This piece was co-written by Michael J. Anderson and Lisa K. Broad.

Paradise: Love will screen at the Starz Denver Film Festival on Friday, November 9th at 1:30 PM, Saturday, November 10th at 10:00 PM and Sunday, November 11th at 2:15 PM. Paradise: Faith screens on Thursday, November 8th at 2:15 PM, Saturday, November 10th at 11:30 AM and Sunday, November 11th at 7:45 PM. 

Saturday, November 03, 2012

35th Starz Denver Film Festival: Surviving Life & Flower Buds

In a matter of speaking, Surviving Life (Přežít svůj život, 2010), Czech master animator Jan Švankmajer's feature-length collage of live-action cinema and stop-motion cutout animation, may prove among the 35th Starz Denver Film Festival's more old-fashioned offerings, thanks to its highly orthodox surrealist iconography and its no less conventional readings of both Freudian and Jungian theory. Surviving Life, a "psychoanalytic comedy" as the filmmaker describes his work in an introductory talking head, functions no less as a primer to all of the above, with the film's immediately absurd flow of symbols all systematically decoded over the course of the film's explorations of middle-aged lead Václav Helšus's Oedipal unconscious. Švankmajer allows for very little ambiguity, which adds both to the lucidity of the film's narrative - Surviving Life is about as accessible as any work of traditional European surrealism - and again insures that on some level the filmmaker's latest is anachronistic, that it is a work of the twentieth century (and its first half at that). Yet, it is in its commitment to surrealism and the dream, which Švankmajer insists our civilization "has no time for," particularly as there no money in the latter, that Surviving Life gathers its force.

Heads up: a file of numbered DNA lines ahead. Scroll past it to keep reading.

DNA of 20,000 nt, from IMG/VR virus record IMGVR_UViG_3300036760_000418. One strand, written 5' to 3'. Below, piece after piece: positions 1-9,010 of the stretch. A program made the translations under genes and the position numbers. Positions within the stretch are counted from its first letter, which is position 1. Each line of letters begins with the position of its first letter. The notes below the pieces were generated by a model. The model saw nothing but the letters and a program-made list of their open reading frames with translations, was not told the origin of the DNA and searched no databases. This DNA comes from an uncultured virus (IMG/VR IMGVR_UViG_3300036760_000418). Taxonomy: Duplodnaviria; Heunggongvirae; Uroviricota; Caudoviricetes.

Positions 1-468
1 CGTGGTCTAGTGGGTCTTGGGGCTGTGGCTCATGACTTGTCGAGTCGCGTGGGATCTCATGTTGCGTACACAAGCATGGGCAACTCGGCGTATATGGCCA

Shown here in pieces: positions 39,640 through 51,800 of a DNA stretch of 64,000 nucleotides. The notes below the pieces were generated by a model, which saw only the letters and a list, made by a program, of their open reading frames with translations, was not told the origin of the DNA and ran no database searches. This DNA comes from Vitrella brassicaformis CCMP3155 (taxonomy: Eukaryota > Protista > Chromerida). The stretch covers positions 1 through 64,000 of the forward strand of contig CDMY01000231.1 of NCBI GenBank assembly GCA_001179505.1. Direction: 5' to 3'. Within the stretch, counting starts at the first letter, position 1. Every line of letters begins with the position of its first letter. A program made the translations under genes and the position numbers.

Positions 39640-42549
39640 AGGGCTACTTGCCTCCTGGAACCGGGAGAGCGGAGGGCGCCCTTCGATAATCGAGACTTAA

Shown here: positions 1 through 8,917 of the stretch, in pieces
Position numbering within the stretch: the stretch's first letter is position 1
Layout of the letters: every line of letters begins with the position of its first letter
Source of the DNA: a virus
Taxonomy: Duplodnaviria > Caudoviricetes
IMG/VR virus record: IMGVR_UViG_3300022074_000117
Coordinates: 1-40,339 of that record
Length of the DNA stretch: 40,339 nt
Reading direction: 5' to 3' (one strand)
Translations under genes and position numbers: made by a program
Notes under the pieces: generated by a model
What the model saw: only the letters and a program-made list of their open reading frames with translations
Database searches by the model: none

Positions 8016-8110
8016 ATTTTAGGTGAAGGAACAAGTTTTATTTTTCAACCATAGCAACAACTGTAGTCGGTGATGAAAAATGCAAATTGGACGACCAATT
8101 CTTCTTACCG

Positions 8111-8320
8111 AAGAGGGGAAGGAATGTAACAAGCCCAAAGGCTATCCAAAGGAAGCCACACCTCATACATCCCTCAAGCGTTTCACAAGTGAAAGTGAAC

Two generations Svankmajer's younger, fellow Czech director Zdeněk Jiráský's handsomely photographed Flower Buds (2011, Poupata) expresses a decided nostalgia for the socialism of Jiráský's youth, the same socialism that Svankmajer's masterpiece Dimensions of Dialogue (1982) devoured with a relish equal to the anti-materialism of all three films. In Flower Buds, Jiráský stages his contrast between the collectivistic old and capitalistic new in a set of competing dance outfits and styles: the "flower buds" of the film's title, a middle-aged, all-woman exercise club who rehearse and perform socialist-brand mass spectacle routines for their small town public; and the millennial-aged strippers who perform for the community's inebriated pub habituates - and at one point, markedly displace the older women. Of particular note, with respect to the latter, is the focal Susana (Aneta Krejčíková, pictured) who in a measure of the perversity of the new system, is purchased by Joseph Gordon-Levitt lookalike Honza (Miroslav Pánek, right) in attempt to insure her affection. Though the specter of middle-aged dance rehearsals and dive-bar stripteases suggests the path of quirk or worse yet condescension, as do the the hobbies of building match stick shops in a bottle and the presence of Vietnamese immigrants, Jiráský mostly avoids these world cinema traps, as he likewise escapes the miserablist tendency that his struggling backwater subjects would no less seem to telegraph. Instead, Jiráský pursues a strategy of realism - with one major, unfortunate exception in the picture's penultimate scene - that emits occasional moments of humor and irony that help to elevate Flower Buds above the more standard backwater subject.

This review was co-authored by Michael J. Anderson and Lisa K. Broad.

Surviving Life plays once more at the Starz Denver Film Festival, on Saturday, November 3rd at 5:00 PM. Flower Buds will screen Monday, November 5th at 6:30 PM and Tuesday, November 6th at 5 and 9 PM.